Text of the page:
Monthly Archives:December 2011

Getting what you want

20 Dec 11
Daniel Smith
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Earlier this week, I was asked whether I could share a secret for successful negotiations and “getting your own way”.

As I replied, the most important ‘secret’ is to know what you really want.

In other words: Know your outcome.

It’s the first step of the old USF (Ultimate Success Formula) or NSF (NLP Success Formula) – Know your outcome, Take massive action, Notice the results and Adjust until you get your outcome. It’s also one aspect of OPA (Outcome-focused, Purpose-driven, Action plan) that Tony Robbins advocates: Know your outcome, Connect with your purpose, and Take action.

And not just the surface of what you want, but your intention.

Nobody just wants to lose weight, or get married, or make more money. Instead, they want what they think they’ll get from having those outcomes and goals – to be more healthy or more attractive, to feel more security or love, to have more fun or adventure. Someone with intense focus on what they really want is immensely powerful because they align themselves behind that outcome in negotiations and in daily decisions, while being far more flexible in finding alternative ways to fulfill their intention and get what they’re after.

Without knowing your intention, it’s easy to get lost or fixated on obstacles. Connecting with your intentions, mission, values and purpose help you remember “why” you are doing something, so that when those obstacles arise, you can enjoy more resilience in overcoming whatever challenges come your way.

So as you prepare for the annual “New Year Resolutions” when you can review the year that has been and the year ahead, I’d encourage you to pause for a moment to reflect, and connect with your intention. And what you want that intention for – not “why” you want something, the reasons, explanations, stories and excuses, but specifically what you think it will give you.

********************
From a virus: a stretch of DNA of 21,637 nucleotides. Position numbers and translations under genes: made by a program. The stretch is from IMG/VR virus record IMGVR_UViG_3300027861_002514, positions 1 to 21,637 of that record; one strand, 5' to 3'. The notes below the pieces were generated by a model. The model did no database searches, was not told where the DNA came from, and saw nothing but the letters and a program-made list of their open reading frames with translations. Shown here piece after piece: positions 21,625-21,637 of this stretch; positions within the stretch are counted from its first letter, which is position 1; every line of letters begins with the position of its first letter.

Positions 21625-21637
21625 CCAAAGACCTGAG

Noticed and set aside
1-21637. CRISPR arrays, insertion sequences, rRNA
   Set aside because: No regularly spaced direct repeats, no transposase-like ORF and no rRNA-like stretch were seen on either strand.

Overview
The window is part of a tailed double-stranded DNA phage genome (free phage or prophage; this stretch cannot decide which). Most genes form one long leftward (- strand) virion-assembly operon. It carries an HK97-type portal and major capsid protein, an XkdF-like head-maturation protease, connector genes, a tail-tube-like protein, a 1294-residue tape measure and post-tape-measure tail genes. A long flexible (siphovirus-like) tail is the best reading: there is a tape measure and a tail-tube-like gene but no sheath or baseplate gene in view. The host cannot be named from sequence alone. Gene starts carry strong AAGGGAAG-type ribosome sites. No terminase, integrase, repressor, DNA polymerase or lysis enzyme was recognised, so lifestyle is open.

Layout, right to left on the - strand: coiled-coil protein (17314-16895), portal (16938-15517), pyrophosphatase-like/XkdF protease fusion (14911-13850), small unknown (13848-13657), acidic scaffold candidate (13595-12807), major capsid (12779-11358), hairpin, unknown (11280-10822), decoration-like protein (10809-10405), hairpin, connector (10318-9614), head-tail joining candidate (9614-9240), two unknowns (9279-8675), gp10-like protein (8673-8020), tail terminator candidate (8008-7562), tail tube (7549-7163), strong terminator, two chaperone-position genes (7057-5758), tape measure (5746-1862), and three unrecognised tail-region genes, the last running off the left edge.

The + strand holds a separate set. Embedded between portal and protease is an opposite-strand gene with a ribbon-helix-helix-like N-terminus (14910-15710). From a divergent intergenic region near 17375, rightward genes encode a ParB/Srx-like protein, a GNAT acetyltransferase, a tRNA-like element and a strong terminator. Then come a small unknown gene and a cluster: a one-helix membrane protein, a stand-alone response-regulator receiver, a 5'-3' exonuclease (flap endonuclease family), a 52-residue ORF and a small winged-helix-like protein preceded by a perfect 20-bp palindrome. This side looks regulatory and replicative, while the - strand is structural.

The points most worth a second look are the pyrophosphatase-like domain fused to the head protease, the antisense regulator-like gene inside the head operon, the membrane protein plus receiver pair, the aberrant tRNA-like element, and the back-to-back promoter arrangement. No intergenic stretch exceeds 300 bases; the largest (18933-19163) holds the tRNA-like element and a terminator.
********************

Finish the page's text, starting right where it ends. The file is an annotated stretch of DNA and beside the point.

And if you can focus on what you really want, you just might get it…

A few NLP techniques that are relevant here include: Grinder’s Outcome-Intention-Consequences, n-Step Reframe, Well-Formed Outcomes, Core Transformations, SCORE/ Emergent Discovery, Timelines, Outcome Accelerator Pattern…

Conversational Reimprinting

07 Dec 11
Daniel Smith
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Earlier today I was speaking with a woman about a conversation that she had with her father many years ago. In the conversation, he told her that he was proud of her – that she was so smart that she could have been a doctor or a lawyer or anything, and that she chose to go into business. Although his intention was to communicate how proud he was of her, all she heard was “but you failed”.

It got me thinking about how often we find ways to justify our beliefs and validate our doubts. Even when all evidence is against us!

Holding onto beliefs despite contrary evidence can be useful. Believing that you can succeed in the face of setbacks is the basis of resilience.

But there are sometimes that it can get in the way. Such as when the woman above believing that she had failed, despite her father’s encouragement and assurances of support! One of the easiest tools that you can use to give yourself more choice about how you feel about the past is the NLP technique called Reimprinting.

While seeming as complicated as it was powerful initially, you can learn to use it quickly.

Bruce Willis demonstrates the pattern in movie, The Kid, reliving a painful memory from his childhood. Initially he changed his responses to the events themselves. But when that didn’t work, he transformed his thinking by giving himself a gift of wisdom, understanding, and ultimately forgiveness. And that gift changed his life from that day forward.

We might not be able to change the past, but we can change the way that we feel about it. And we can certainly change the way that the past affects us today.

Note: Reimprinting can also refer to Change Personal History and Timeline Therapy-based techniques – different trainers can give the same techniques different labels or different techniques the same labels though the basis of the techniques is much the same in my experience.